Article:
Building a fullscreen overlay with React 16s portal

So recently I found myself once again in the situation that I had to build a fullscreen overlay for a website, in this case for displaying a video. This is probably something every web developer encounters on a regular basis. As with most programming problems there are many ways to solve this - but as I was reading React 16's changelog recently I thought why giving the newly-added Portals a shot.

What is a Portal, really?

A portal is just a DOM-fragment that is not mounted as a direct child or sibling to the current component, but can reside on a completly different part on the DOM. As the docs state Portals provide a first-class way to render children into a DOM node that exists outside the DOM hierarchy of the parent component.

Let's build the Overlay component

First, let's build a very generic and re-usable Modal component that implements the Portal logic.

import React from 'react'
import ReactDOM from 'react-dom'
import PropTypes from 'prop-types'

// I use the same div here that I mount my app into
// so the modal will be a sibling of the rest of the app
// in the DOM hierachy
const modalRoot = document.getElementById('root')

export default class Modal extends React.PureComponent {
  static propTypes = {
    children: PropTypes.node
  }

  constructor(props) {
    super(props)
    this.el = document.createElement('div')
  }

  componentDidMount() {
    modalRoot.appendChild(this.el)
  }

  componentWillUnmount() {
    modalRoot.removeChild(this.el)
  }

  render() {
    return ReactDOM.createPortal(this.props.children, this.el)
  }
}

This component does nothing else than creating a div and mouting it as a child of #root into our DOM.

Now we build the actual VideoModal component that makes use of this generic Modal and adds a little functionality:

import React from 'react'
import PropTypes from 'prop-types'
import CssModules from 'react-css-modules'
import { RemoveIcon } from '@components/Shared/Icons/Icons'
import Modal from './Modal'
import classes from './VideoModal.scss'

@CssModules(classes)
export default class VideoModal extends React.PureComponent {
  static propTypes = {
    children: PropTypes.node,
    handleClose: PropTypes.func.isRequired
  }

  render() {
    return (
      <Modal>
        <div styleName="wrapper">
          <div styleName="inner">
            <button onClick={this.props.handleClose} styleName="close">
              <RemoveIcon />
            </button>
            {this.props.children}
          </div>
        </div>
      </Modal>
    )
  }
}

The two keyparts here is to render the actual children of this component as well as passing a handleClose function that is called when the 'X' or RemoveIcon is clicked.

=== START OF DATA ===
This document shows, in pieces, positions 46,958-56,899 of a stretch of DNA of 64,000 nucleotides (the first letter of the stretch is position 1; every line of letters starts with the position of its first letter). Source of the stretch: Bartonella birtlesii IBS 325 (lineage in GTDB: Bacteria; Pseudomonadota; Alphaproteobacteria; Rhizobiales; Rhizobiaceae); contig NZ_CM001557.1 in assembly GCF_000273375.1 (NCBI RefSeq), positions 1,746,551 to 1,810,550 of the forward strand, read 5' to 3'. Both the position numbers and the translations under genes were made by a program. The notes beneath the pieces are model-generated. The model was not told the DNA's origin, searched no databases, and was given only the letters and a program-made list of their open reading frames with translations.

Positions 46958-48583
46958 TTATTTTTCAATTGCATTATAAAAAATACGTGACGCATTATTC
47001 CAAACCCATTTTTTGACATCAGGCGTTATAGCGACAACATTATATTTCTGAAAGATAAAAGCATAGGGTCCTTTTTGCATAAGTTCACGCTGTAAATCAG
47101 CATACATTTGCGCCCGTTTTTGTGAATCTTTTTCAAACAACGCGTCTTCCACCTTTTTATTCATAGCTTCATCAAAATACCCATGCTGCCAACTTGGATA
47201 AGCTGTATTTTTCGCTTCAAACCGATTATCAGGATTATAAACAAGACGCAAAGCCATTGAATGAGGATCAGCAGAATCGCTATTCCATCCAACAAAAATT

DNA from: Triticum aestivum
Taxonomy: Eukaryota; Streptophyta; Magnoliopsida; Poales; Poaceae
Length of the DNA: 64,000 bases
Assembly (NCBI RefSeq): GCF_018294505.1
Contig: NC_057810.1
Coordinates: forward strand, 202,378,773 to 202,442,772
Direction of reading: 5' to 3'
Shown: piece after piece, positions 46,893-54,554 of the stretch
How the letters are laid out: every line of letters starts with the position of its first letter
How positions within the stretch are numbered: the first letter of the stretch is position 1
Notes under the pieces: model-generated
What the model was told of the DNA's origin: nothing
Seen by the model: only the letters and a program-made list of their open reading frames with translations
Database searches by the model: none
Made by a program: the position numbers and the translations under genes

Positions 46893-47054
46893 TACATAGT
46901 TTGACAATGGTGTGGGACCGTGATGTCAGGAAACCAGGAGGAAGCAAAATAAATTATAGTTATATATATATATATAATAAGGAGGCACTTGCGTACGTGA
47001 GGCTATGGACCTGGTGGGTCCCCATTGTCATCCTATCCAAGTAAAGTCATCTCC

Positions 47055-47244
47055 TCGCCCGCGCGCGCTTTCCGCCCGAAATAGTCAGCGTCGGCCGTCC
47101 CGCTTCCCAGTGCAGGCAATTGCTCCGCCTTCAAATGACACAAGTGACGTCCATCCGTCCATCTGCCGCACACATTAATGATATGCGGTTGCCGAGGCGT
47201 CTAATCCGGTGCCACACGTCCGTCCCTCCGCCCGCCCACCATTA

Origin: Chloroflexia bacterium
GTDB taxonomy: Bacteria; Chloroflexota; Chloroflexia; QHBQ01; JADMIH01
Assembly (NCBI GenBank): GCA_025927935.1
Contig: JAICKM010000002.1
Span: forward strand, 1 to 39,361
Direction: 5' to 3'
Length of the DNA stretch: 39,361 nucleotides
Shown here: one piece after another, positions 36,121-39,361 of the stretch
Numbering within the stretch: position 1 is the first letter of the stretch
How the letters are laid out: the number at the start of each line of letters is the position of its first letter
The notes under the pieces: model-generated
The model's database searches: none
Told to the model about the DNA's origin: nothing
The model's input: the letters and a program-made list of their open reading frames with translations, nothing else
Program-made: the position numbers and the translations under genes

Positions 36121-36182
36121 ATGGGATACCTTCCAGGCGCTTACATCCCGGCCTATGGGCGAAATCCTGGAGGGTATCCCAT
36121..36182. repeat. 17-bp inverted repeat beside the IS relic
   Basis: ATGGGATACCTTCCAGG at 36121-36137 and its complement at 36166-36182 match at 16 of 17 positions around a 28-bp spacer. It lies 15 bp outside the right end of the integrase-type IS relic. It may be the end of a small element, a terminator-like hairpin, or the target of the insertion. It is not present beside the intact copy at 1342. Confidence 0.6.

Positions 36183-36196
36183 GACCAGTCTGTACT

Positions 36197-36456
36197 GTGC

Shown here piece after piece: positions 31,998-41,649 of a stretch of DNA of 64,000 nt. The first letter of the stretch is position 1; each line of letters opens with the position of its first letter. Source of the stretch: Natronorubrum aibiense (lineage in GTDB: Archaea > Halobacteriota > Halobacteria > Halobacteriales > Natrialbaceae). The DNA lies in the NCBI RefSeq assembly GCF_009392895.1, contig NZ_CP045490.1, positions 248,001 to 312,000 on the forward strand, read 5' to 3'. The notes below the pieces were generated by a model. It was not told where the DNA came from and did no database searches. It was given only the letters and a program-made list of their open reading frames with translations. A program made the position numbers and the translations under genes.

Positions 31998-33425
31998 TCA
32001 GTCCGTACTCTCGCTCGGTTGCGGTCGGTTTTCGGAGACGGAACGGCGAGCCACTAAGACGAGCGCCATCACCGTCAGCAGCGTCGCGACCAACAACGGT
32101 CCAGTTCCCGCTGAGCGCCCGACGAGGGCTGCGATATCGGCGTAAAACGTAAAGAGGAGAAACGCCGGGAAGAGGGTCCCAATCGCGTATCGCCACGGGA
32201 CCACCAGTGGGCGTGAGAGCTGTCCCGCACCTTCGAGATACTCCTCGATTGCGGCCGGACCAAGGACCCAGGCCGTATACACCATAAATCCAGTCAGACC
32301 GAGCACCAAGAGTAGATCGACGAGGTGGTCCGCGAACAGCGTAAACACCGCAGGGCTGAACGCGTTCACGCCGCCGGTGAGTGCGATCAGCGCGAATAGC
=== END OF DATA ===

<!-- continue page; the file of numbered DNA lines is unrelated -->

Here is the CSS of this component:

.wrapper {
  position: fixed;
  left: 0;
  top: 0;
  background-color: rgba(0, 0, 0, 0.95);
  height: 100vh;
  width: 100vw;
  z-index: 999;
}

.inner {
  position: relative;
  width: 100%;
  height: 100%;
  text-align: center;
  display: flex;
  align-items: center;
  justify-content: space-around;
}

.close {
  position: absolute;
  top: 20px;
  right: 20px;
  color: white;
  background: none;
  border: 0;
}

Usage

Now we can use the Component, for example to display fullscreen images or videos after clicking on an item in a list.

Imagine a video list component where we map over an array of items like this:

  // rest of component omitted ...

  render() {
    const { stories } = this.props;
    return (
      <div id="video-stories" styleName="wrapper">
        {stories.map((story) => <StoryAvatar key={story.id} story={story} />)}
      </div>
    );
  }

Now, the StoryAvatar might look something like this:

import React, { PureComponent } from 'react'
import PropTypes from 'prop-types'
import classnames from 'classnames'
import VideoModal from '../Modal/VideoModal'

export default class StoryAvatar extends PureComponent {
  static propTypes = {
    story: PropTypes.object.isRequired
  }

  state = {
    shown: false
  }

  handleClick = () => {
    const { shown } = this.state
    this.setState({
      shown: !shown
    })
  }

  renderModal = () => (
    <VideoModal handleClose={this.handleClick}>
      <iframe
        title="test"
        src="https://player.vimeo.com/video/253742573"
        width="640"
        height="360"
        frameBorder="0"
        allowFullScreen
      />
    </VideoModal>
  )

  render() {
    const { story } = this.props
    const { seen } = this.state
    return (
      <div styleName={classnames('story', { seen })}>
        <span styleName="button" onClick={this.handleClick}>
          <span styleName="img">
            <span
              styleName="avatar"
              style={{
                backgroundImage: `url(${story.photo})`
              }}
            />
          </span>
          <span styleName="info">
            <span styleName="videoname">{story.videotitle}</span>
            <span styleName="username">{story.name}</span>
          </span>
        </span>
        {shown && this.renderModal()}
      </div>
    )
  }
}

Here we are using the component's state to decide if a fullscreen overlay is displayed or not. The handleClick method toggles the shown parameter in the state, which in return is used to conditionally call this.renderModal.